To a larger thematic concern though, and hopefully something we can discuss in the comments: I enjoyed the episode’s (obvious and repeated) mention of mercy in this episode. What is mercy in this world? Like honor, what place does mercy have in this post-Mad King world? The Fool, in the comments for the previous episode, talked about how the Arryns have an incredibly deep (and apparently debilitating) sense of honor. Does anyone strive for mercy in their house? Where does mercy fit in the upcoming “winter”/winter?
For me, it feels like mercy is not something that is commonly found. Issues of the law, honor, and class seem to override any idea of mercy. Is Robb behaving foolishly by granting the Lannister spy his life? Is it mercy or strategy (make Tywin think they’re coming directly for him, and instead hit the bridge)? And will Daenerys’ mercy toward the sheep herders be Drogo’s undoing? Certainly this lack of mercy contributes to the overriding sense of doom and gloom in the series, but what comfort can mercy give anyone in this world?
- “My tongue lied. My eyes shouted the truth.” Words to live by on this show.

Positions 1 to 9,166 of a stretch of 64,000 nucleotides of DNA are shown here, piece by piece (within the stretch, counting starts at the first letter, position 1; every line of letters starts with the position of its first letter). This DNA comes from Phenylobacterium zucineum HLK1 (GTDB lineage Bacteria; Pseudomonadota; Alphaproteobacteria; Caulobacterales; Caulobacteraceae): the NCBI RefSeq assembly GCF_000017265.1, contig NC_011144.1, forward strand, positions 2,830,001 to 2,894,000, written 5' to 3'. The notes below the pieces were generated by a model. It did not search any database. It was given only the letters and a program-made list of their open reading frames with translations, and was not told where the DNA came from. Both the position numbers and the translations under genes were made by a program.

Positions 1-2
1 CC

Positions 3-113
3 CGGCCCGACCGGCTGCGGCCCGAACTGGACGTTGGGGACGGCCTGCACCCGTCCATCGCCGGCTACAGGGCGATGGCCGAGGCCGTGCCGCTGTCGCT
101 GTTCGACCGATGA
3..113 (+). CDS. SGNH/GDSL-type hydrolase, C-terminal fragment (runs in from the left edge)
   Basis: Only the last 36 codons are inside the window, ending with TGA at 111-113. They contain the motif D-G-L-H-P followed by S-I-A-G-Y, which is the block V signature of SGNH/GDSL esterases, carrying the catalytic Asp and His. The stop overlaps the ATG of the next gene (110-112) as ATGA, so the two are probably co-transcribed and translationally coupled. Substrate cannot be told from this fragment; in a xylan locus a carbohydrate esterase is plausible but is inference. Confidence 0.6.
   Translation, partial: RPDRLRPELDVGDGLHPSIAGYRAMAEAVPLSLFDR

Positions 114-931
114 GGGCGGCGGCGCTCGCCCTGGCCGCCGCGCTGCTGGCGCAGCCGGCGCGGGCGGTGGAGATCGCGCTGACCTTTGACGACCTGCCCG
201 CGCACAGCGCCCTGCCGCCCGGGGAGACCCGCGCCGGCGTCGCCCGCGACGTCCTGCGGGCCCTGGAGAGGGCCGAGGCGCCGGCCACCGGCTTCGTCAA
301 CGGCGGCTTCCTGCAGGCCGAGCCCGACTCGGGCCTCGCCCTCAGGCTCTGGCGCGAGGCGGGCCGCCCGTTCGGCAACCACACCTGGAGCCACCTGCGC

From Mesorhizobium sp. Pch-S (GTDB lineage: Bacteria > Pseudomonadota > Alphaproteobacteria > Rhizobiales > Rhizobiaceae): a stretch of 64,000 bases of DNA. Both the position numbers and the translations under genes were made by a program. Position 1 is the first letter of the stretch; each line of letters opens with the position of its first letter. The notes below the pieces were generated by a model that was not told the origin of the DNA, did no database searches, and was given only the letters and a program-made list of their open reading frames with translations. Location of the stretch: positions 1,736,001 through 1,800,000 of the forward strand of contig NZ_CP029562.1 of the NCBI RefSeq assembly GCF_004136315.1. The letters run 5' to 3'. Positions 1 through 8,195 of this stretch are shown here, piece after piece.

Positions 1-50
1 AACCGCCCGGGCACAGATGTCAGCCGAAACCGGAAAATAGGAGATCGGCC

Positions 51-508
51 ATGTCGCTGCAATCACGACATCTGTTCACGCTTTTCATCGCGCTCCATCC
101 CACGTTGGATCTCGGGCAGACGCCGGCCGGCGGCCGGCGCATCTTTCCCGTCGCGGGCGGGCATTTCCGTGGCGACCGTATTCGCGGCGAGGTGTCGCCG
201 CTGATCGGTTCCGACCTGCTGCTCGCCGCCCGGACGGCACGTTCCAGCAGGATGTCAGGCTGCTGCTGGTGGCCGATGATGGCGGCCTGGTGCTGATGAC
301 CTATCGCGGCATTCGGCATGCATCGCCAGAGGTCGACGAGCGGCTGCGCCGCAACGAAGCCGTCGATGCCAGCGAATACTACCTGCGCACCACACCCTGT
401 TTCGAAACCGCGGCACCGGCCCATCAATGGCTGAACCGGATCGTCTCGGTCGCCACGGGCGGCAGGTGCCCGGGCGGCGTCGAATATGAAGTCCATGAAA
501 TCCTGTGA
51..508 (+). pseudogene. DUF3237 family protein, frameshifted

- “Watching is not seeing, dead girl. The seeing, the true seeing, that is the heart of sword play.”
- “Not today. Not today.”
- “Why is that no one ever trusts the eunuch?”
- “I serve the realm. Someone must.”
- Hey, Sam, you’re pretty sharp!
- “What do you want, Bronn? Gold? Women? Golden women?”
- So I totally love Shagga, son of Dolf and leader of the Stone Crows.
- Tyrion seems able to talk his way out of most anything.
- “There must always be a Stark in Winterfell.” Yes, but you’re running out of options, aren’t you?
- I take it that other boy was the otherwise forgotten Stark child? Rickon?
- “How can they watch when they have no eyes?’
- Yay for funny nudity…?
- I love how everyone knows it’s Cersei “writing” these letters. Her reputation knows no bounds.
- So let me get this straight. No women rulers anywhere (they rule by proxy), but the mountain tribes have a female in charge of a group? The “uncivilized barbarians.” Oh, I love it.
- “My father understands mercy, when there is room for it. And he understands honor. And courage.” And look where it got him.
- “Winter is coming for him.” That was kind of badass, Robb. Bravo.
- “You let my father die! You’re too old to protect anyone!”
- Joffrey is totally owning that throne. I LOVE IT.
- “Even now I could cut through through the five you like carving a cake.”
- “Here, boy! Melt it down and add it to the others.”
- Okay, I take it back. I want Arya and Barristan to have their own spin-off.
- June 8, 2011